But we're seeing in many ways a symbolic recollection of that unity right now with these two candidates and the mayor of New York. BLITZER: Mayor Bloomberg is giving them some instructions, I think, on what they're about to do.

Let's see if we can pick up his -- his -- his words.


BLITZER: It doesn't look -- it doesn't look like we can hear much of what he's saying. We can assume he's just walking through a little bit of the wreath-laying that's about to take place.

Let's -- as they go and pay their respects to the nearly 3,000 who were killed at ground zero on 9/11, let's listen in and watch.

Well, as you can see, they're making the walk now to lay the roses at the reflecting pool. They're going to be walking up this ramp, and they will be walking back.

Unfortunately, we -- we can't hear what they're saying, but they seem to be having a -- a chat. And you see Mayor Bloomberg and Cindy McCain walking right behind them.

All right, let's listen in and just watch this memorable moment.

Suzanne Malveaux and Bill Schneider are watching this with us as well as they make this walk.

Suzanne, you're right there. I guess you have a bird's-eye view of what's going on. This as area that was obviously totally destroyed, several acres. They're getting -- they're trying to put together a memorial there.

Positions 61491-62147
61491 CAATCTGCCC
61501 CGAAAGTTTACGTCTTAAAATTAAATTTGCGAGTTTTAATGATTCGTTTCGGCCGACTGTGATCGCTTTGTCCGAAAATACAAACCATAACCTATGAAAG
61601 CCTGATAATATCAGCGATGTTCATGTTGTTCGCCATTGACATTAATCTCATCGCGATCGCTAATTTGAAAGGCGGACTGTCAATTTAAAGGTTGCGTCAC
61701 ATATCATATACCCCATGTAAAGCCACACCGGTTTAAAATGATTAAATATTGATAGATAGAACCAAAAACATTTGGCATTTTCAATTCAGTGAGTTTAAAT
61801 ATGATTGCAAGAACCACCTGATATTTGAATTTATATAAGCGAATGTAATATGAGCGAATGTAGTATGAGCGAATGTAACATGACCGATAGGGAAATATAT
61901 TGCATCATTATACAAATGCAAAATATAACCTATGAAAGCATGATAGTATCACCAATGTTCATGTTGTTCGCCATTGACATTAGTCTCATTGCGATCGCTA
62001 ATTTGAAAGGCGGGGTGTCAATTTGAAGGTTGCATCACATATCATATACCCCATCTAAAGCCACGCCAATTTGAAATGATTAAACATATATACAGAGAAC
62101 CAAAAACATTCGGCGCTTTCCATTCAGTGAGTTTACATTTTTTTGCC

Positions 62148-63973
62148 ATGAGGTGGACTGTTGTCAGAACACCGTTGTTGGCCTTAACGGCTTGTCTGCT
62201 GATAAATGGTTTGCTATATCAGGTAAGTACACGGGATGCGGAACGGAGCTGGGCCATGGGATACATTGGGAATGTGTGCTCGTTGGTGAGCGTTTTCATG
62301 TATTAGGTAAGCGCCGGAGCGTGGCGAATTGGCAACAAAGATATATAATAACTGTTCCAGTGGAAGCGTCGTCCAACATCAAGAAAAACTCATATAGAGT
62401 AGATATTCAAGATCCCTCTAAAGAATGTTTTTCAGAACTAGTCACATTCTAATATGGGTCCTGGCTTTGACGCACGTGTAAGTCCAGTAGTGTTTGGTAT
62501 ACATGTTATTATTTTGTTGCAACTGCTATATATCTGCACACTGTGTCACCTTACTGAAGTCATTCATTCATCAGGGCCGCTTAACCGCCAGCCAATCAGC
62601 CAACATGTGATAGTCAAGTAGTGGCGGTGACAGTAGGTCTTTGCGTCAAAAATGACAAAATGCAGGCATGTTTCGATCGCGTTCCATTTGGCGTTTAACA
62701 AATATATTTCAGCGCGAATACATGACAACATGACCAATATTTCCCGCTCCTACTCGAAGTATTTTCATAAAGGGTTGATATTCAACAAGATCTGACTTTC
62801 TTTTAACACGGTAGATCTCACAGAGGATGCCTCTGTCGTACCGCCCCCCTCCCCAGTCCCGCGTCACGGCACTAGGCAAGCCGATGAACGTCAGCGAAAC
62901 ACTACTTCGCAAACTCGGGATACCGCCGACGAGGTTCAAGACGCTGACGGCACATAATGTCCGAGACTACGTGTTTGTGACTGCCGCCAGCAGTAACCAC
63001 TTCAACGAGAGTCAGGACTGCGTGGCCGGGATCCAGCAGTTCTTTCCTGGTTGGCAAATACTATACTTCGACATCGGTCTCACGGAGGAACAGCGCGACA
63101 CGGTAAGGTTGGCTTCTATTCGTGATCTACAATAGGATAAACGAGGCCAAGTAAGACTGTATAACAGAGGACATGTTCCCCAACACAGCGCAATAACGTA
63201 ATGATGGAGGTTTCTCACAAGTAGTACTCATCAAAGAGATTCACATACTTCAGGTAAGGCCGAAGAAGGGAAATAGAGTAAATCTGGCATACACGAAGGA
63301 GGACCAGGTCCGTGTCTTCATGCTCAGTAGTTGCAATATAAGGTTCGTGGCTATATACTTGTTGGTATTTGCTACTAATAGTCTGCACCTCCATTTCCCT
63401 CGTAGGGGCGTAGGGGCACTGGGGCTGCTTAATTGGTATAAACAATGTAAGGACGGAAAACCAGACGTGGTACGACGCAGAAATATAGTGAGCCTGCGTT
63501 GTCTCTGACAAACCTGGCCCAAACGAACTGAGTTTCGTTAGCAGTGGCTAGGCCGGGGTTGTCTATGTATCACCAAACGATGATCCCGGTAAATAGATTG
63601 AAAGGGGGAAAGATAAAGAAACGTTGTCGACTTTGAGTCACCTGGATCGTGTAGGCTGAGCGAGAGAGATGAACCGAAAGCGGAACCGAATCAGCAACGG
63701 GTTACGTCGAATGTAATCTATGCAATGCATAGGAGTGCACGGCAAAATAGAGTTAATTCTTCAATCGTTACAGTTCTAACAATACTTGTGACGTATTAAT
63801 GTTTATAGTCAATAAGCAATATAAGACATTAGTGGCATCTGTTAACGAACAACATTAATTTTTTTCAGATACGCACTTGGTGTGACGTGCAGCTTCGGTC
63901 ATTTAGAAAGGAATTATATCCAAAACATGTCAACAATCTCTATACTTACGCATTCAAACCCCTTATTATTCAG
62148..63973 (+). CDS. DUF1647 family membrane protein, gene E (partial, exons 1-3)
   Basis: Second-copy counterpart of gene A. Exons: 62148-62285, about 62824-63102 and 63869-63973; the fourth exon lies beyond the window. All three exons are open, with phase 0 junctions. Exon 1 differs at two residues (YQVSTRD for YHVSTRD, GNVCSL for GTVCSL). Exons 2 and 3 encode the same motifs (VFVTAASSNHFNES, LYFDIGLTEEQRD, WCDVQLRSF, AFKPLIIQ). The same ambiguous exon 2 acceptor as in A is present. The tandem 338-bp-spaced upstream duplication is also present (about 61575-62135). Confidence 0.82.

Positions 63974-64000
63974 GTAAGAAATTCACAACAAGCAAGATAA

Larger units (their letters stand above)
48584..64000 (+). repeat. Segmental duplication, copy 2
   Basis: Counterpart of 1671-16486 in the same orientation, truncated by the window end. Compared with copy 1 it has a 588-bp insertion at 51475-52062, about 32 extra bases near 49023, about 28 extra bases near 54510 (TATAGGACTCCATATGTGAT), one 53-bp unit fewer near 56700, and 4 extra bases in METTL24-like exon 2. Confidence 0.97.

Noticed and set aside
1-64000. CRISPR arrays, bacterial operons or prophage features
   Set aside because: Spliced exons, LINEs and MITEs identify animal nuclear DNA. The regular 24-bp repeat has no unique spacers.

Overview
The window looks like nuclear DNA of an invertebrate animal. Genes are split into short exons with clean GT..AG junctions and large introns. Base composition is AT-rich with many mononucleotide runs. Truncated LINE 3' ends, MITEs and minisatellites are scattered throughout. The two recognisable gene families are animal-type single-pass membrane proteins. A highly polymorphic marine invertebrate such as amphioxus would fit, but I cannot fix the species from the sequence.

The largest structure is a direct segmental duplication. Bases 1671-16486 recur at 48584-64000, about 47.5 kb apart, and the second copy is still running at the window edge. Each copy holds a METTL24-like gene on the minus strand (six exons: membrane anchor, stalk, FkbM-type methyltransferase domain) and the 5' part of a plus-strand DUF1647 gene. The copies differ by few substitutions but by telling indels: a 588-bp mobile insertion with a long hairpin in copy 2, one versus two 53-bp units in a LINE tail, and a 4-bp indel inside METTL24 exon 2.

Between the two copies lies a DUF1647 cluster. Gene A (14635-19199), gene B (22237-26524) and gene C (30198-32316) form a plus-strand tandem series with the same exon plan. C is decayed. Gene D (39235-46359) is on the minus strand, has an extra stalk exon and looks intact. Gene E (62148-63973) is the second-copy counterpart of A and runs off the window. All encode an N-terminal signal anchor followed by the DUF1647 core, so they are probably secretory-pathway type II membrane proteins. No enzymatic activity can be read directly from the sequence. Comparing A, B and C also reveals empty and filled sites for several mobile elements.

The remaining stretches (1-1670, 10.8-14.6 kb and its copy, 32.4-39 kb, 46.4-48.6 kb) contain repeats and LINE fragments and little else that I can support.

But they have a walk. And -- oh, there you can see that reflecting pool. And they're beginning to -- to get closer. They're going to walk back up there afterwards and lay their -- lay the roses at that reflecting pool.

Do we know why -- why Michelle Obama decided not to come, or has the Obama campaign explained that?

MALVEAUX: Wolf, they haven't actually explained that. And since -- since we have seen these pictures, I have e-mailed two people from the Obama campaign to see if we can get an answer to that question, whether or not she was with the daughters, taking care of something else at the time, and why it is that she wasn't able to make it today.

BLITZER: These are family members of those who died and workers, first-responders and others who are there, and they're paying their respects, as you can see. These are emotional moments for these family members, and clearly for these two presidential candidates.

And Bill Schneider, as we watch this -- and we can't hear what they're saying -- you were pointing out how extraordinary this is -- it's only about 50 days or so until the election -- for these two candidates to get together and -- and decide, you know, at least for a little while, no more politics. SCHNEIDER: That's right.

And this is very important to family members, because, for them, keeping the ground zero from becoming -- from using it in a political campaign is very important. In 2004 and other elections, they have been very, very zealous in trying to keep the remembrance of 9/11, the symbolism of 9/11 away from politics.

And, when candidates have tried to use it politically, the family members have usually risen up in protest. So, this is clearly an occasion that they celebrate, that they appreciate. They commemorate the fact that we are seeing the presidential candidates of both political parties uniting on this sacred ground to honor the memory of those who lost their lives on that day.

BLITZER: All right, Suzanne, I don't know if you're getting more information from the Obama campaign about Michelle Obama. But, if you are, share it with our viewers.

MALVEAUX: We understand that she is in Chicago, and she's with the daughter, Sasha and Malia, during this time.